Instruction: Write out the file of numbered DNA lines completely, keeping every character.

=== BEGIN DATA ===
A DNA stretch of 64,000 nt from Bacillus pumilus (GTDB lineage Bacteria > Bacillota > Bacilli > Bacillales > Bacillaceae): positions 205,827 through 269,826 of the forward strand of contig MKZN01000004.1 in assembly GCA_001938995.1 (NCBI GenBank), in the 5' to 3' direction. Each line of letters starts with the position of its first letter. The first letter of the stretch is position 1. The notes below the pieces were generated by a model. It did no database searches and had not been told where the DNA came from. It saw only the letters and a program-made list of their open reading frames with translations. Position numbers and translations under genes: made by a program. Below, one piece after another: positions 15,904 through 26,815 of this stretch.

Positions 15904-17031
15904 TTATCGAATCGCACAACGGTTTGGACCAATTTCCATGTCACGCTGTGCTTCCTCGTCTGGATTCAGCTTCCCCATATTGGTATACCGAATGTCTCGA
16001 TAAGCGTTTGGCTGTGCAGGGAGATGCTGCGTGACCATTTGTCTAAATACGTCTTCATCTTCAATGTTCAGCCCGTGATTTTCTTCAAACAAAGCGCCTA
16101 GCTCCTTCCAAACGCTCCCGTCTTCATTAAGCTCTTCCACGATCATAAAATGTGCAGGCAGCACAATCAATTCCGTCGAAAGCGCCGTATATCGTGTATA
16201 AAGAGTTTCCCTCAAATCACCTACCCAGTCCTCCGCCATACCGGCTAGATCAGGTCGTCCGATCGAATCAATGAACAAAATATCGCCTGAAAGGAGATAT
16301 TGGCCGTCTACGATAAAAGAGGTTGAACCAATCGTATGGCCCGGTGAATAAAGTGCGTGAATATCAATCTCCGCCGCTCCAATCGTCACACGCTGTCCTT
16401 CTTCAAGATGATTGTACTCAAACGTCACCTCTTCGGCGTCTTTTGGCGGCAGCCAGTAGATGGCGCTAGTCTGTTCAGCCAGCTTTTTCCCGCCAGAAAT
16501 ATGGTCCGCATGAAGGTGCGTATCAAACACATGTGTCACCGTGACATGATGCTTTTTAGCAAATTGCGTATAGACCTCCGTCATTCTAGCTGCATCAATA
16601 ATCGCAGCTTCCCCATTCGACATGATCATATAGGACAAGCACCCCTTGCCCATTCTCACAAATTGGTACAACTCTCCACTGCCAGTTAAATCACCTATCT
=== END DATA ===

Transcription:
A DNA stretch of 64,000 nt from Bacillus pumilus (GTDB lineage Bacteria > Bacillota > Bacilli > Bacillales > Bacillaceae): positions 205,827 through 269,826 of the forward strand of contig MKZN01000004.1 in assembly GCA_001938995.1 (NCBI GenBank), in the 5' to 3' direction. Each line of letters starts with the position of its first letter. The first letter of the stretch is position 1. The notes below the pieces were generated by a model. It did no database searches and had not been told where the DNA came from. It saw only the letters and a program-made list of their open reading frames with translations. Position numbers and translations under genes: made by a program. Below, one piece after another: positions 15,904 through 26,815 of this stretch.

Positions 15904-17031
15904 TTATCGAATCGCACAACGGTTTGGACCAATTTCCATGTCACGCTGTGCTTCCTCGTCTGGATTCAGCTTCCCCATATTGGTATACCGAATGTCTCGA
16001 TAAGCGTTTGGCTGTGCAGGGAGATGCTGCGTGACCATTTGTCTAAATACGTCTTCATCTTCAATGTTCAGCCCGTGATTTTCTTCAAACAAAGCGCCTA
16101 GCTCCTTCCAAACGCTCCCGTCTTCATTAAGCTCTTCCACGATCATAAAATGTGCAGGCAGCACAATCAATTCCGTCGAAAGCGCCGTATATCGTGTATA
16201 AAGAGTTTCCCTCAAATCACCTACCCAGTCCTCCGCCATACCGGCTAGATCAGGTCGTCCGATCGAATCAATGAACAAAATATCGCCTGAAAGGAGATAT
16301 TGGCCGTCTACGATAAAAGAGGTTGAACCAATCGTATGGCCCGGTGAATAAAGTGCGTGAATATCAATCTCCGCCGCTCCAATCGTCACACGCTGTCCTT
16401 CTTCAAGATGATTGTACTCAAACGTCACCTCTTCGGCGTCTTTTGGCGGCAGCCAGTAGATGGCGCTAGTCTGTTCAGCCAGCTTTTTCCCGCCAGAAAT
16501 ATGGTCCGCATGAAGGTGCGTATCAAACACATGTGTCACCGTGACATGATGCTTTTTAGCAAATTGCGTATAGACCTCCGTCATTCTAGCTGCATCAATA
16601 ATCGCAGCTTCCCCATTCGACATGATCATATAGGACAAGCACCCCTTGCCCATTCTCACAAATTGGTACAACTCTCCACTGCCAGTTAAATCACCTATCT